This story came to us, not as a result of a tragedy that had us scratching our heads and saying “what if” but a true story of a call to 911 that had us scratching our heads and saying “did this really happen?” 911 is an emergency response option when citizens identify or witness issues that maybe of criminal intent or may put others in harm’s way. It is path of protection from the dangers all around us.
This partnership between law enforcement agencies and common citizens has been a back bone of our society for hundreds of years and continues to provide the protections that grant us our personal freedoms.
Here is the story. We will let you decide.
One sunny Saturday afternoon, a car was driving in the left lane on the southbound side of the Arthur Ravenel Jr. Bridge heading toward downtown Charleston when the passenger side back tire blew sending debris all over the highway and finding a car in the left lane with only three tires. A driver one lane over to the right avoided the debris as best they could and then called 911.
When this individual began to explain the situation and location, they were transferred with the indication this was a Mount Pleasant issue, not Charleston.
After the transfer, this individual told the situation once again and when asked where they were, this caller explained they were close to downtown Charleston on the southbound side. At this point, the caller was transferred again back to Charleston.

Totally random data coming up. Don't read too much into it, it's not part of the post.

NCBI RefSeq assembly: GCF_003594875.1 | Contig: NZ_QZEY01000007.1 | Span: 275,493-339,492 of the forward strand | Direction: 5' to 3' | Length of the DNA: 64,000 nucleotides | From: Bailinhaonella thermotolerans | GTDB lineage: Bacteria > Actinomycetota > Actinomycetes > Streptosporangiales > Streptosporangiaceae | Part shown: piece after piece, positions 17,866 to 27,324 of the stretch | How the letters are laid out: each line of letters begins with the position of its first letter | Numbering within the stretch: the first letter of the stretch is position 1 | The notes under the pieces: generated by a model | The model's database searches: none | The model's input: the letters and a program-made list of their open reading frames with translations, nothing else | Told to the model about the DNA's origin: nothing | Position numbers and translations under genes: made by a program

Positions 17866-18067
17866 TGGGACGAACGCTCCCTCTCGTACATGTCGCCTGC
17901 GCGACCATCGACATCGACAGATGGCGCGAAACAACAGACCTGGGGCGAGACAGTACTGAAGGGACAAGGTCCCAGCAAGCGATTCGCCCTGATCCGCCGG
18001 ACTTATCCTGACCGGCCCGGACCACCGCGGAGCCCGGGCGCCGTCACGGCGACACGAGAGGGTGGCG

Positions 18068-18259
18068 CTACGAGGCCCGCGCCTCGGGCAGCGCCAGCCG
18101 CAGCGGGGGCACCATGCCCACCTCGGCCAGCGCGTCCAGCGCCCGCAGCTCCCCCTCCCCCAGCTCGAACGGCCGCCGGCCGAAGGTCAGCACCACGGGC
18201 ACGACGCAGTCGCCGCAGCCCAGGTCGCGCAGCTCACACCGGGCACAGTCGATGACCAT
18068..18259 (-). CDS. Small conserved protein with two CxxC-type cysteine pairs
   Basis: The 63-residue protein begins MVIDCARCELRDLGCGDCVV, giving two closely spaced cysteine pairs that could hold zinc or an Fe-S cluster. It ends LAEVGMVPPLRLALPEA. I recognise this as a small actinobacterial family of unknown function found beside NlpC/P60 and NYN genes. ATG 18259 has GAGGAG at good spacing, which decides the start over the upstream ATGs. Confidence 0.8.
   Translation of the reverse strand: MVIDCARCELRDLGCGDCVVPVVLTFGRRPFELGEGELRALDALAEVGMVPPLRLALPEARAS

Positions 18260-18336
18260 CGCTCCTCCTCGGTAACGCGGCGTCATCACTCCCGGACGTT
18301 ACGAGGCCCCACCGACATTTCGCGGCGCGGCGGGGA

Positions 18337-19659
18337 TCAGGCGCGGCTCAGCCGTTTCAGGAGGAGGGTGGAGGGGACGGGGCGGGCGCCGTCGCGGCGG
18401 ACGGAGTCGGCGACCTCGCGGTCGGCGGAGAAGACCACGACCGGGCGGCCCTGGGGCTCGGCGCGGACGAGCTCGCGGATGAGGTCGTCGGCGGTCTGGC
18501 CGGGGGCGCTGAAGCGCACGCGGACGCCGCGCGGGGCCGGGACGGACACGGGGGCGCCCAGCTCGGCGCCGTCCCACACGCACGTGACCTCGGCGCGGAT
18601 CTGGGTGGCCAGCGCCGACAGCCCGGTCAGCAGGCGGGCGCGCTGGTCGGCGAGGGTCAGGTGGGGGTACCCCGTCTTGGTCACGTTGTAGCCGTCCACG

Finally, the third dispatcher took the call and asked questions relevant to the situation including:
- Are you at the scene of the accident? – Response: “No, I avoided the debris and kept driving since I was on the bridge.”
- Was it a two door or four door car? – Response: “I don’t know. I was at least two car lengths behind looking forward and then after the incident trying to avoid debris from the tire.”
- Can you describe the driver? – Response: “I have no idea if it was a male or female. I was behind and a lane over.”
After they thanked this person and promised to dispatch a driver, the caller hung up and tried to find a way to get the phone out of emergency mode.
This situation had the potential to be very dangerous with loose rubber on the highway and a car with three tires trying to get off the bridge on a very busy Saturday afternoon.
Did jurisdiction play into why there was confusion? Yes it did, but the role of a dispatcher is immediate response and safety of those that may be in potential danger.
What are your thoughts on this situation or one you have experienced?